Author's Response: Thank you so much for the comments!!! In terms of the format, I had it nicely broken up with indents and everything in word, but when I copied it into the text box here, it didn't translate :(...I'll have to work out the kinks to make it look better and be more easy to read (I agree that a huge chunk of writing isn't good) It is tough trying to find something different about Rose from her mother. I'll definitely keep that in mind as I continue writing!!
I agree that this is a grown up topic and I have to say I love how you handled it. The story had such a slow, steady pace, sometimes a reader just needs that to read about an ordinary afternoon that subtly becomes tense, important, important enough to be narrated and delivered. I love how that pace somehow seemed to reinforce what they were going through. They are so mature here, I loved that too. There's weight in Ron's consolations and jokes even. He was adorable here and I love how he behaved.
Very nicely written.
Author's Response: Thank you so much for reading this and reviewing. I have a few other stories in me on this topic w/regard to R/Hr, but I honestly wasn't sure how well it would be received. How many people out there want to read about R/Hr having fertility problems? ;) I'm so glad you thought the slower pace worked, and that you felt the sorrow under the surface with Ron--that was important to me. Thanks again... I appreciate you taking the time to review!
The setting overall was very brilliant. The tension in this story and the grief had an almost solid presence. There are many parts I liked, Harry's beginning of the speech, Percy's conversation with Ernie, Percy's uneasiness and guilt throughout.
One thing which stood out to me was your handling of the affairs at the Ministry, the way Percy just asks a newbie to take notes at a hearing. I'm surprised but I liked that bit the most. It has such a depth to it, the idea that it doesn't matter whether the one taking notes is on the payroll or not. Everybody participates in that rebuilding and there are few to question. I have never read a story that focuses on how the magical world was sort of reconstructed, so to say. I think that story would be heavy for me. But that idea cropping up here unexpectedly was amazing. A simple line helped to give so much background to the time frame of Percy's story.
Author's Response: Thank you for such a lovely review! I'm really glad that you liked the part where Percy hands over the note-taking job to Ernie. I wasn't sure how that would go overall, to be honest, so it's such a relief to know that you liked it and thought it worked and that it had the intended effect. :D Thank you so much! <3Mere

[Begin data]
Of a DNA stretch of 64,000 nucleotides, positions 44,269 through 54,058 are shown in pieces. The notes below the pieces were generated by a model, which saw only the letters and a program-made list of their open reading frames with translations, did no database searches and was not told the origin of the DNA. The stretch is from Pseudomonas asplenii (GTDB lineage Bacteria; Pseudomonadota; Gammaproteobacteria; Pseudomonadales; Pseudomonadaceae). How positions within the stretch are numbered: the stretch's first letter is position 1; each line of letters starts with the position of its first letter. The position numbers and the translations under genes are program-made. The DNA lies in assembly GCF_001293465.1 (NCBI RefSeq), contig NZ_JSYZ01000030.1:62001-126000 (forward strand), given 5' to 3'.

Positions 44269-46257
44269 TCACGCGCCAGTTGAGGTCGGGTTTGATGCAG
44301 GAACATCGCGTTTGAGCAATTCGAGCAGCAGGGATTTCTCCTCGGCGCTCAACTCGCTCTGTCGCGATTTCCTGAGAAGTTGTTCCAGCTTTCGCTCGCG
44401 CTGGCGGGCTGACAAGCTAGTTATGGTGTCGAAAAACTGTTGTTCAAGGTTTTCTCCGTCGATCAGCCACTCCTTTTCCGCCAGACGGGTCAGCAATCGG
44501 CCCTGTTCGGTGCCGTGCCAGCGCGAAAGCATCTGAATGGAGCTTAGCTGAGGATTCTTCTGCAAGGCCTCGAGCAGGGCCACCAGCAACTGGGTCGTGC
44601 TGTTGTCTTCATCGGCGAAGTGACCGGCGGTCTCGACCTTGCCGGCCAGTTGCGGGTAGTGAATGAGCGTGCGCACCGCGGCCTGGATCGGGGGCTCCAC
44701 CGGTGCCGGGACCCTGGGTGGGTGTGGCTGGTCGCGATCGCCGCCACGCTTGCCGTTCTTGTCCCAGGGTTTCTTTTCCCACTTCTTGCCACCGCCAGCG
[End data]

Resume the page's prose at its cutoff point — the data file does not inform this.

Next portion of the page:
I have one word about this chapter - refreshing. Hmm, yeah. Cool.
Author's Response: Thank you. Charlie is so often ignored that I felt he deserved some fun. ~Carole~
You had a very drawing summary, Gina. I like how I get the feel from the narration that James and Sirius are both so vulnerable, breakable here. The emotions tightened for me when James asks if they will still share the friendship. You may have intentionally or unintentionally not written the sex in too detail and just for this story I think the absence of that helped me to connect to their emotional state. There's a feel of how nothing's going to be the same.
I love the title also. Good one!
Author's Response: Thanks so much, Akay! It's funny that you mention both the title and the summary, since I usually agonize over both. Yet for this story the title came quickly and the summary was easy. Funny how that works. I'm glad that James and Sirius's emotions came through here. I absolutely believe that they were close enough to allow one another to show vulnerability. I don't know why, I just do. I think I like James/Sirius as a pairing more than Sirius/Remus, and I'm a serious (haha) James/Lily fan! Your point about how James questions their friendship makes me wonder how things would have turned out if he had been forced to make a choice. But I think that would have been out-of-character for Sirius to force that choice on his best friend, so the point is moot, perhaps. And you are exactly right: nothing is going to be the same, but I think they are okay with that and ready to move on. It's part of growing up, and they grow up fast. Thanks so much for stopping to read this story. I really appreciate the lovely review! ~Gina :)
Have seen this scene countless times on tv, in movies, so much that at points I knew what was coming next, because it's a cycle, a known one, and you know what the stages to this sort of addiction are.